Revisiting the Garden of Eden

Revisiting the Garden of Eden February 3, 2022

I am not overstating the case when I say that I was raised on original sin. I wrote about this in a post a few days ago, but it is worth mentioning again, simply because I feel now, close to the end of my 65th year, that the grip of this pernicious doctrine has largely lost its power over me. There are many reasons for this positive development, not the least being that I have learned the power of unconditional love from a few people who have embraced me over the years—and continue to do so—warts and all. I also have learned over the years the story in which the whole idea of original sin is rooted actually doesn’t say anything about original sin at all. Rather, this iconic story can be read in ways that are both liberating and empowering.

In Wholehearted Faith, Rachel Held Evans takes delight in retelling stories from the Bible that those who were raised in certain circles that take the Bible literally, as Rachel and I were, were given as a fait accompli in terms of meaning and interpretation. Consider Adam and Even in the Garden of Eden. This story of temptations, disobedience, shame, guilt, female gullibility and unreliability, as well as original sin was central to my understanding of human beings, God, and myself. Everything that is wrong with humanity and that causes us to need salvation and redemption is embedded in Genesis 3.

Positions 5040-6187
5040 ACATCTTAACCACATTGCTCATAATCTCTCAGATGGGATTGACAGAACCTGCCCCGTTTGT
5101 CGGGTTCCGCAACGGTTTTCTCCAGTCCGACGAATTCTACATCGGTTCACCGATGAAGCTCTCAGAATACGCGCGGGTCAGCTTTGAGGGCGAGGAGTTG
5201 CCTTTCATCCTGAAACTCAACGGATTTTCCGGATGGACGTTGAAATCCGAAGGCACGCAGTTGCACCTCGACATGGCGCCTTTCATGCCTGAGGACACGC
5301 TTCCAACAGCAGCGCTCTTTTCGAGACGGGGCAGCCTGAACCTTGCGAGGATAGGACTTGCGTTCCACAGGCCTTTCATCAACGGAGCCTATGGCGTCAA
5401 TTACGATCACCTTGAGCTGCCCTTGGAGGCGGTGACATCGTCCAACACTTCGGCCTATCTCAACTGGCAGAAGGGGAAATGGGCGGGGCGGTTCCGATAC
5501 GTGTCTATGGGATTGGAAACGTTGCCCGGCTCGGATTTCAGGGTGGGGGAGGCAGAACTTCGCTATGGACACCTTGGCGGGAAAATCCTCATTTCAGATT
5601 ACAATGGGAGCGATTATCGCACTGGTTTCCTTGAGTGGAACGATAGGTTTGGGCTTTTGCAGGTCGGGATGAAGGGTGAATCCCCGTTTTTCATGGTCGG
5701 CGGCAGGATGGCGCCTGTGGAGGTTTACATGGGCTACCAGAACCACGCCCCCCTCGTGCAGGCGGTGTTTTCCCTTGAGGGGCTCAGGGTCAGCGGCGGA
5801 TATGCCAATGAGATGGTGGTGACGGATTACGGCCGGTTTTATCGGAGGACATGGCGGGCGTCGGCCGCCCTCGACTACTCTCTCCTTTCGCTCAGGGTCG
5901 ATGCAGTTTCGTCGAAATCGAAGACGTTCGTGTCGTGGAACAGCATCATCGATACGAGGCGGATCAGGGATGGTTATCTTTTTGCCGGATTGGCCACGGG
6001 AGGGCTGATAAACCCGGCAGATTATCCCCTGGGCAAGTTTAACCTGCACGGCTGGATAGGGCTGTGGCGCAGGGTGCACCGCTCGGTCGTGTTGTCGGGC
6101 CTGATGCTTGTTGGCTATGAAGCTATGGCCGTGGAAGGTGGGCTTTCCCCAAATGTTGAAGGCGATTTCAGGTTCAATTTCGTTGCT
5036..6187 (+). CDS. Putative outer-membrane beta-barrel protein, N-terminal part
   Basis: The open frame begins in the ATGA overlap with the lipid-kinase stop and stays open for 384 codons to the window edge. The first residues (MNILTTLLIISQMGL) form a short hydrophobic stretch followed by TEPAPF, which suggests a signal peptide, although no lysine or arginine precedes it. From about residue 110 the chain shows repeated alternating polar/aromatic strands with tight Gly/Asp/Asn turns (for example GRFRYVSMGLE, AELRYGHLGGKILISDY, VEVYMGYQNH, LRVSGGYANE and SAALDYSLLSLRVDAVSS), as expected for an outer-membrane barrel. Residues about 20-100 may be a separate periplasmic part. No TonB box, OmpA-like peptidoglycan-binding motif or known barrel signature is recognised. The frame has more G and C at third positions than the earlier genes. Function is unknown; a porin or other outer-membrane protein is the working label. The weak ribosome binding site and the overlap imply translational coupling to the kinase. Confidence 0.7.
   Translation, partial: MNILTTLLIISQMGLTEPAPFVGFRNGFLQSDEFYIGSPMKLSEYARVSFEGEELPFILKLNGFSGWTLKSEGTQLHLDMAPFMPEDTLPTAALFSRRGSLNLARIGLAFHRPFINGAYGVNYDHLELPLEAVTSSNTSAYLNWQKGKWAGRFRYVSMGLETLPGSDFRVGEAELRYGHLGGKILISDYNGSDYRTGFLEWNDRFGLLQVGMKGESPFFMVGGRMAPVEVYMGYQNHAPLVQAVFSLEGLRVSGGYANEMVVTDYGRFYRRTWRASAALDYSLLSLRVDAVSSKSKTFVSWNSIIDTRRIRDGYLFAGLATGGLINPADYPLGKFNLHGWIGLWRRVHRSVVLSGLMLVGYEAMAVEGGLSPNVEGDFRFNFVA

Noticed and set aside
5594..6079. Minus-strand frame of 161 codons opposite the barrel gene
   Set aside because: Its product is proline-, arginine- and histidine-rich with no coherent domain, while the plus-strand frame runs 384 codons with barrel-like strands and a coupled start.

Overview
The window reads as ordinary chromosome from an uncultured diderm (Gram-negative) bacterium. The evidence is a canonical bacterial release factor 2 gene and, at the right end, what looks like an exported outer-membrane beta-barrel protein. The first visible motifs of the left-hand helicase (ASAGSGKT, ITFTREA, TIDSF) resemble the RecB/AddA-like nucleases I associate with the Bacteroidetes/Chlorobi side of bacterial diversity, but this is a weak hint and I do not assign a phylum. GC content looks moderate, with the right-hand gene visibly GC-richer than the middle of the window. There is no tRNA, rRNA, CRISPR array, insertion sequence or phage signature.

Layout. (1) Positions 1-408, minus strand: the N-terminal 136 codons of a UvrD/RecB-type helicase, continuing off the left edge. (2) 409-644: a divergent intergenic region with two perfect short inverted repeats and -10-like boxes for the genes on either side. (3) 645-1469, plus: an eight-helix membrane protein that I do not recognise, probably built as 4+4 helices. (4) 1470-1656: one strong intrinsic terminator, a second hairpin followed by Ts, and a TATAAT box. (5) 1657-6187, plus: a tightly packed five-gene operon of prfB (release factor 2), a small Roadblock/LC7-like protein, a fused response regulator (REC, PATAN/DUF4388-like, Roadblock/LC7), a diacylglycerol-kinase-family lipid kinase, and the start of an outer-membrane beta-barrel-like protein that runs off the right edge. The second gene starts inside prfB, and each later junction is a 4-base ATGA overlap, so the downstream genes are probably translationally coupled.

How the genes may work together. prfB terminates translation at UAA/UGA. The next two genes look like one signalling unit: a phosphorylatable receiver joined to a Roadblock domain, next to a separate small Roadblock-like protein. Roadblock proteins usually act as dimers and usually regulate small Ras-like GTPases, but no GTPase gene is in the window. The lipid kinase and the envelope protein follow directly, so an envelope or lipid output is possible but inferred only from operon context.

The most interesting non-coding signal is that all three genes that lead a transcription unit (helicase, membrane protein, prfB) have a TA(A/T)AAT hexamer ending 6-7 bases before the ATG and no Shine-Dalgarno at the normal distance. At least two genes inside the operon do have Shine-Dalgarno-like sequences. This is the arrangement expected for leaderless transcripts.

Yet as Evans points out, there are several things wrong with the traditional story of the Fall.

  • Genesis does not describe the Garden of Eden as “perfect,” but rather as “very good,” just as everything else is God created in Genesis 1 is described.
  • Nowhere in the text is it suggested that death is anything other than part of the natural cycle of living things. In other words, Adam and Eve were not promised immortality if they obeyed.
  • Significantly, the word “sin” is never mentioned in the story. Evans notes that “nothing in the first three chapters of Genesis, or in the rest of Hebrew Scripture, for that matter, suggests that the choice made by Adam and Even in the Garden of Eden permanently and negatively altered their nature.” Or ours, for that matter.

If this is not a story of original sin and destruction of original goodness, then what is the takeaway?